Killers on the loose. Should we be worried?

It was like something out of a melodramatic TV series. The British Al-Hilli family – of Iraqi origin, with links to the hi-tech defence industry, allegedly embroiled in a dispute over a massive inheritance held in a Swiss bank account – gunned down in a remote, continental beauty spot.

The rear wheels of their car were still spinning when the grizzly incident was discovered.

A clear headed analysis of what is known about the murders appeared in The Independent on 25 October. In a telling detail, it says the body of the French cyclist also killed was dragged from where he was originally attacked and his arms ‘arranged’ around his body.

This backs up the latest police theory that it was a random attack from a stray psychopath. As do (unofficial) reports that the weapon was a WW1 Luger pistol, as issued to the Swiss Army and kept in soldiers’ homes. The Swiss border is just a few miles from the scene.

Judging by his TV performances chief inspector Eric Maillaud, in charge of the investigation, is a quick witted character, at pains to show he has an open mind. Even so, his latest contention – that if it was a professional assassination, it was a ’very badly done’ – looks shaky, if only because two months on there is still no definitive lead.

The BBC also said the body of the cyclist could have been run over by Mr Al-Hilli’s car as he tried to escape the scene. Further investigations centre on the family history in Iraq and on more ballistics tests.

In the absence of a specific threat it would be ridiculous to advise against travel to Annecy. Certainly no further incidents of this type have occurred. Early reports that ‘bandit style’ carjackings were rife in the area were later withdrawn. But until police make concrete progress, a question mark must hang above this normally quiet corner of eastern France.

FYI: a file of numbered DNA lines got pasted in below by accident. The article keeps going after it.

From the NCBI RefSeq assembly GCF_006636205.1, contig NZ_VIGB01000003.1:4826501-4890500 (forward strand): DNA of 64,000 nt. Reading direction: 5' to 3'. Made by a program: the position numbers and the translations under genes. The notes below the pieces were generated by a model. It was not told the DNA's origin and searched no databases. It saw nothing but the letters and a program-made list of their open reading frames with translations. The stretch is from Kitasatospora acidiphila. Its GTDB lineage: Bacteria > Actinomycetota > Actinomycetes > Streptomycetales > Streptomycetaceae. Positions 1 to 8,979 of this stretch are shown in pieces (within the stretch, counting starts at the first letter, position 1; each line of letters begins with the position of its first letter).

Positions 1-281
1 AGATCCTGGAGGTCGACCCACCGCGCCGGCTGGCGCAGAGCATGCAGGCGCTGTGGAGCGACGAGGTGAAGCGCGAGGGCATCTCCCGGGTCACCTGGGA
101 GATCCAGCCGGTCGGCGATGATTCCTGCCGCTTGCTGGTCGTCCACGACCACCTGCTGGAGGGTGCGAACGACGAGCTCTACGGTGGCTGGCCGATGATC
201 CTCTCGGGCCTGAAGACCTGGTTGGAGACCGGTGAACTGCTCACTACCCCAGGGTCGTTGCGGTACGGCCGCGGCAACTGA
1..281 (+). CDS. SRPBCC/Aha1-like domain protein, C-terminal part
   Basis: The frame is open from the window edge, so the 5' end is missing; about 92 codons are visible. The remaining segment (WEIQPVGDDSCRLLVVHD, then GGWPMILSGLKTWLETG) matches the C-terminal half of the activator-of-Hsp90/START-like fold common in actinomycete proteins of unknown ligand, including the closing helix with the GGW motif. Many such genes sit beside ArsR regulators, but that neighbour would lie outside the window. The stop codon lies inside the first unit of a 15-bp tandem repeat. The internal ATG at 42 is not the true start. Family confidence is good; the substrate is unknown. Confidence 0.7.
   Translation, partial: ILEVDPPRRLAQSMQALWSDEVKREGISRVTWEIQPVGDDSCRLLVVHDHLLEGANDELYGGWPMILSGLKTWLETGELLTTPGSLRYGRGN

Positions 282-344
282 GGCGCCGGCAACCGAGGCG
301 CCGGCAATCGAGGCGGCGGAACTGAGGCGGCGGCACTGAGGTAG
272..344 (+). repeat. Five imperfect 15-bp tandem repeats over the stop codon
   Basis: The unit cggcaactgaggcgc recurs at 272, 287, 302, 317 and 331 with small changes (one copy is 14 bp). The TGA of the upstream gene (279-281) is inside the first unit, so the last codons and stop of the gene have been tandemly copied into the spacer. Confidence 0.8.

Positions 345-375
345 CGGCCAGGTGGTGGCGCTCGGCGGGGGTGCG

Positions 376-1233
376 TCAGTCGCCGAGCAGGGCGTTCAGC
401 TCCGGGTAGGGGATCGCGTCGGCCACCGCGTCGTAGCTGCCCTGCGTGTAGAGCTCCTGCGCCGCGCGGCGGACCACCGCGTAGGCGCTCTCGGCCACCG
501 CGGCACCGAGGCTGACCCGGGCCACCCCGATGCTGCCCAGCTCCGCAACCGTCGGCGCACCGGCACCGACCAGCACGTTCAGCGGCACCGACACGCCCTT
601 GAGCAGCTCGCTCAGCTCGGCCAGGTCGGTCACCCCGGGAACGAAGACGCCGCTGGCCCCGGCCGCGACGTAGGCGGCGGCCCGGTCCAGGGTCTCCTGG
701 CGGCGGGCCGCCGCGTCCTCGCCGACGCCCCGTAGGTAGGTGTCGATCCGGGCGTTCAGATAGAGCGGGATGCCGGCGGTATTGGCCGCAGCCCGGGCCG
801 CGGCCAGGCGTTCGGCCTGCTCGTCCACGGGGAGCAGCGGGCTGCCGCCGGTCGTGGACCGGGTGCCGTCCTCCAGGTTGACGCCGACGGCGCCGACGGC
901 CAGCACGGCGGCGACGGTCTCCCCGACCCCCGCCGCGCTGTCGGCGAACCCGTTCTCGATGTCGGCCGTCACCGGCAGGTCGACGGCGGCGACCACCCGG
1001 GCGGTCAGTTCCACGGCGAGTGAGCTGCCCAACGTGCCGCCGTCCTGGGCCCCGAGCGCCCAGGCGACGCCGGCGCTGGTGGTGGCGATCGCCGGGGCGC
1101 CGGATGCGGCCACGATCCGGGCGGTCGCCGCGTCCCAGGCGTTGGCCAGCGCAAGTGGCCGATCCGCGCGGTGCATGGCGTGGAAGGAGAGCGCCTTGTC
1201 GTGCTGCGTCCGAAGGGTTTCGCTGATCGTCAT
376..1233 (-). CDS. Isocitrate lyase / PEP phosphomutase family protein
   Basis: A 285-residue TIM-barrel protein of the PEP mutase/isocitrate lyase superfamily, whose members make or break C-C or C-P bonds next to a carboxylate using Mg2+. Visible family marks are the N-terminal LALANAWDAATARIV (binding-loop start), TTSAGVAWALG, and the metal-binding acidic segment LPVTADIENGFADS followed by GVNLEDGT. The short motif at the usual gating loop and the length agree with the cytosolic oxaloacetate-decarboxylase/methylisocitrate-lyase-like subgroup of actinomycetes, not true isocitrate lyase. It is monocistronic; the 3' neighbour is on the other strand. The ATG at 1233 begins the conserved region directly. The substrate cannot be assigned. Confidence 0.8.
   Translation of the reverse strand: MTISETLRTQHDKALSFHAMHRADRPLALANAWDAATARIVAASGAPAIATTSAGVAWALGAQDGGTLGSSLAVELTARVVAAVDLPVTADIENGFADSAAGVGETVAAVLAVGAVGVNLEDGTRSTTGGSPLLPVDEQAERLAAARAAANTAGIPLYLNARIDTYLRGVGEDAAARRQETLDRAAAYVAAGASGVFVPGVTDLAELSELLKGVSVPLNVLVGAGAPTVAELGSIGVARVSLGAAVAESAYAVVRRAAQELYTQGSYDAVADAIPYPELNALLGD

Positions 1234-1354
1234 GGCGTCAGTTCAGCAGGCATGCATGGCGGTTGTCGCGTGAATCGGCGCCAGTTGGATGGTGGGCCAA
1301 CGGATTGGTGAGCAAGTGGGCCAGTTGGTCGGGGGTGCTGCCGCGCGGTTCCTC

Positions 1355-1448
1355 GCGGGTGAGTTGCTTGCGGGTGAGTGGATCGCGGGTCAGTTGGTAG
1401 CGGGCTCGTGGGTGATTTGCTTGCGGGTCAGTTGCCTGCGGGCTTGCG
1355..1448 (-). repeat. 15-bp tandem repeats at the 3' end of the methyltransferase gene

Brussels shootings.

Exactly as with the Annecy shootings, feverish speculation greeted the news of a spookily similar incident in Brussels in October, especially after it emerged Belgian police had imposed a news blackout.

ExxonMobil executive Nicholas Mockford was shot four times shortly after leaving a restaurant in Neder-Over-Heembeek, a north Brussels suburb at 10pm on Sunday 14th October.

In fact, the incident was reported at the time. Like their French counterparts, Belgian prosecutors are very restricted in their dealings with the media. Often, as in this case, there is a complete ban on releasing any information at all.

The news only emerged in the UK when, two weeks after the shooting, police released a brief statement in an attempt to contact a potential witness. Since then the story has gone quiet again.

Mrs Mockford reportedly insisted it was a robbery gone wrong. The perpetrators apparently panicked after the couple fought back. ‘Carjacking’ is an issue in Belgium. There have been continuous reports from around the Channel Ports and motorways into Belgium, see here. The Foreign office further warns that ‘carjacking especially of up market vehicles remains a risk’.

Belgian Aston Villa striker Christian Benteke was implicated in an alleged carjacking in September, while a bizarre coincidence last year saw a couple from Liege, on holiday in Spain, reunited with the car ‘forcibly stolen’ from their driveway at home the month before. See here for official Belgian advice on avoiding carjacking.

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